The (now deleted) Tweet was removed on fairness grounds
In September 2021, Middlesbrough football player Marc Bola was charged with misconduct by the Football Association (FA) for an Aggravated Breach of FA Rule E3(1). The charge related to Tweet that he had posted on his Twitter account nearly ten years earlier, in 2012, when he was just 14 years old. The Tweet was subsequently deleted.
The player immediately accepted his wrongdoing and apologised for his actions as a teenager. There was a hearing before the FA Regulatory Commission to deal with sanction. Following that hearing, the FA Regulatory Commission accepted that the player posted the offending Tweet when he was a very young man and that the sentiment expressed in the Tweet in no way reflected the mature player now to be sanctioned. It was accepted that the post was the “polar opposite” to his present attitude to life and other individuals.
In November 2021, the Commission circulated its Written Reasons to the parties in relation to the sanction, which included a copy of the Tweet concerned. All FA participants taking part in any Regulatory Commission acknowledge that reports of decisions will be published as required by FA Disciplinary Regulation 18.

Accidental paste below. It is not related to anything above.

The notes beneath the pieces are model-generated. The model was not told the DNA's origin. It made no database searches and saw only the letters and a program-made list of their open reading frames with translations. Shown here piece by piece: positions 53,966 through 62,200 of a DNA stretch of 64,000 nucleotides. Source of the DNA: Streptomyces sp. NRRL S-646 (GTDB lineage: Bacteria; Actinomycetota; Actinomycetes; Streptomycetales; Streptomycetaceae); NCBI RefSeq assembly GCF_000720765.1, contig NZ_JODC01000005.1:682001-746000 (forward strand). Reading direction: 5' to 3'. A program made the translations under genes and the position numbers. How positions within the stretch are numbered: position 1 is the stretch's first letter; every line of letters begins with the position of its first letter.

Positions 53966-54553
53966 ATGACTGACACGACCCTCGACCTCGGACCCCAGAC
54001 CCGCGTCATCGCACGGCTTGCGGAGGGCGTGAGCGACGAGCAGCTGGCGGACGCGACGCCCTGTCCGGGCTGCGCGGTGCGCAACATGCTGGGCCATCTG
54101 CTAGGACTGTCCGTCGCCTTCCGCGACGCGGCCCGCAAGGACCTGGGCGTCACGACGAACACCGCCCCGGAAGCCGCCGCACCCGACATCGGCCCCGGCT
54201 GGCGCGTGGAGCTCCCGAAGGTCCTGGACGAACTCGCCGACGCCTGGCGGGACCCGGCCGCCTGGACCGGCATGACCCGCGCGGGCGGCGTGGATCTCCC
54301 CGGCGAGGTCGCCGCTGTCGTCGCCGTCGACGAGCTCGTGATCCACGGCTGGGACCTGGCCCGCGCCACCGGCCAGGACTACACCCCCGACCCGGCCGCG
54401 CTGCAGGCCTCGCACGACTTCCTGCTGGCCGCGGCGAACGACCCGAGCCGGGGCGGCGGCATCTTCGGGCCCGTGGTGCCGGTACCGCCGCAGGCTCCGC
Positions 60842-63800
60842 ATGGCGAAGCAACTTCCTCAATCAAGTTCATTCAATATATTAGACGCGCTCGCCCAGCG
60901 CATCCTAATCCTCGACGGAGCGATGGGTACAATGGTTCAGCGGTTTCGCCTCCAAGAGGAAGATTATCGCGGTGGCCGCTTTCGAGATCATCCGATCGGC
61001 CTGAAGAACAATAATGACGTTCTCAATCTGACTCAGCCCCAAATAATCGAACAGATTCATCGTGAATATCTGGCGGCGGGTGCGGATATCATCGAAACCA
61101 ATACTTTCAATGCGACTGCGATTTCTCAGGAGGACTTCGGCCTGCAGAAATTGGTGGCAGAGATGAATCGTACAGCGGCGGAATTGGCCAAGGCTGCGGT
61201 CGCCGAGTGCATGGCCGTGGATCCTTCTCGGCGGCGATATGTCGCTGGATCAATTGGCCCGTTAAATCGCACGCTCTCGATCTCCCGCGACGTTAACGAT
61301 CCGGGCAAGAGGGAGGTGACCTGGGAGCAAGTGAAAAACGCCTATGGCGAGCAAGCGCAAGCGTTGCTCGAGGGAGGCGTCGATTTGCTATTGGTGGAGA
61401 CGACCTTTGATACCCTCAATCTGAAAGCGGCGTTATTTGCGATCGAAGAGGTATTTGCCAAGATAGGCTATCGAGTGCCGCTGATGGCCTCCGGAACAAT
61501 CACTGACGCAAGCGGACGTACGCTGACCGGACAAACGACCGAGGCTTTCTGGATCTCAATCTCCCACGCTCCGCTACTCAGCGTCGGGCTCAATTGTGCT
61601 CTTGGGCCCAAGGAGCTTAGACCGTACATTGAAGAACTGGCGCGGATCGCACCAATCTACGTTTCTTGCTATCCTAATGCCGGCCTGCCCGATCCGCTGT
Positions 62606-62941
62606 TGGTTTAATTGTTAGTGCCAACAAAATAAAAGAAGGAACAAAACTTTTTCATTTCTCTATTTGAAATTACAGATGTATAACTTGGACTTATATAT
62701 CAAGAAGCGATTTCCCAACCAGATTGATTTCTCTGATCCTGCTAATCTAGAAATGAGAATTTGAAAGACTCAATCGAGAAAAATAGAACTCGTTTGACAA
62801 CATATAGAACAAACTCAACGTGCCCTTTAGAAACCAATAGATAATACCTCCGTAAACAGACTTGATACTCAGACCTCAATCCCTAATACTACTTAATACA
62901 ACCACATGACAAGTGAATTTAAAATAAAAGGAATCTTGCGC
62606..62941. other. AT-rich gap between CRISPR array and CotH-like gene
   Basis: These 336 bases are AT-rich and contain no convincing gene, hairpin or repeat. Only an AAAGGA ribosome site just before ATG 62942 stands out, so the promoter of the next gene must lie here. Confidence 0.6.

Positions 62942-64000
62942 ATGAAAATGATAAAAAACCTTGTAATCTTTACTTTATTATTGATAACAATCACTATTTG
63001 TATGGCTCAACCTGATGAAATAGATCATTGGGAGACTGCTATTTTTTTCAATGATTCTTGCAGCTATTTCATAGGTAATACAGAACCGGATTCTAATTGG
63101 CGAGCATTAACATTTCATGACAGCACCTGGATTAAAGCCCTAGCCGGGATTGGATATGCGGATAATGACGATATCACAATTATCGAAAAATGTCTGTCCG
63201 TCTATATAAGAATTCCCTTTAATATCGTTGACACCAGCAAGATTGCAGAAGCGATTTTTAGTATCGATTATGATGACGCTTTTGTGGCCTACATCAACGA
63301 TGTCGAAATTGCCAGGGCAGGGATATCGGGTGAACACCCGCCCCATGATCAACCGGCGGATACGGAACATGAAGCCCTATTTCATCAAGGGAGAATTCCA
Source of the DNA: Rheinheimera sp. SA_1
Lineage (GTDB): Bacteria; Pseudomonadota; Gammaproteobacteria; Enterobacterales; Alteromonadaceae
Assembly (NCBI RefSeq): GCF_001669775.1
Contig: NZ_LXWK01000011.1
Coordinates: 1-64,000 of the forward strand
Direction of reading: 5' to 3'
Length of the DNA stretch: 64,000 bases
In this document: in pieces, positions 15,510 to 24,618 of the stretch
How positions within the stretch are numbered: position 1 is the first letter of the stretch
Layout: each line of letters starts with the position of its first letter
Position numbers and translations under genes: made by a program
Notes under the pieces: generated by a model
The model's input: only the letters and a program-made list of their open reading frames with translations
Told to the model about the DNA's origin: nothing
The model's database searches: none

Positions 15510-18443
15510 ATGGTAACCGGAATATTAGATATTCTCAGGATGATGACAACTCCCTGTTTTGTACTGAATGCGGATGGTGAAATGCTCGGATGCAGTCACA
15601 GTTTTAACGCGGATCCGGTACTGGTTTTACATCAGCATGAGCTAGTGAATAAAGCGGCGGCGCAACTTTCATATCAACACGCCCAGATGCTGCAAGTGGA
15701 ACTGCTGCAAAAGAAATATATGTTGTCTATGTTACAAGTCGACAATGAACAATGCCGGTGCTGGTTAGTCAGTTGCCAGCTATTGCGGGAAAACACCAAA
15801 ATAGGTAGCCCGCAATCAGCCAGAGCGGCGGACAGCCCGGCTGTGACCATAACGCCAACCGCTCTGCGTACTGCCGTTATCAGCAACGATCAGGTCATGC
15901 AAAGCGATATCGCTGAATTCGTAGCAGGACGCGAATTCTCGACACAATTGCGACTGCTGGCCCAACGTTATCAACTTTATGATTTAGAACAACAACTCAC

Mr Bola made an application that the Written Reasons be redacted or edited before publication by the FA – specifically, to remove a copy of the Tweet.
At a second hearing before the FA Regulatory Commission, at which Christina Michalos QC appeared for Mr Bola, it was argued on his behalf that the effect of publishing the detail of the Tweet (written many years ago, when he was a child) would be disproportionate to the competing transparency need to publish Written Reasons in full.
It was contended that publication of the detail of the Tweet would inevitably result in a social media ‘pile on’ of offensively acrimonious comment, portraying him publicly in way wholly inconsistent with the Commission’s findings. The Commission accepted that it would be both incorrect and naive to conclude that an adverse public reaction, in part at least, was not to be expected.
In its Decision following the second hearing, the Regulatory Commission declined to a make a ruling on the applicability of Article 8 rights to reputation and a private life. It was held that there was a balance to be struck between the competing interests of the Player and the FA’s expectation to full publication to ensure that the proceedings remained “just and fair to all parties”.
The Commission concluded that fairness to both parties could be met by editing the precise wording of the Tweet from the Written Reasons, leaving sufficient detail for those reading the Reasons to be able to understand the context and reasoning of the Commission’s approach to sanction.
5RB’s Christina Michalos QC acted for Mr Bola at the second hearing and was instructed by John Shea of Lewis Silkin LLP.
The FA‘s press release (with links to the published Decision), here.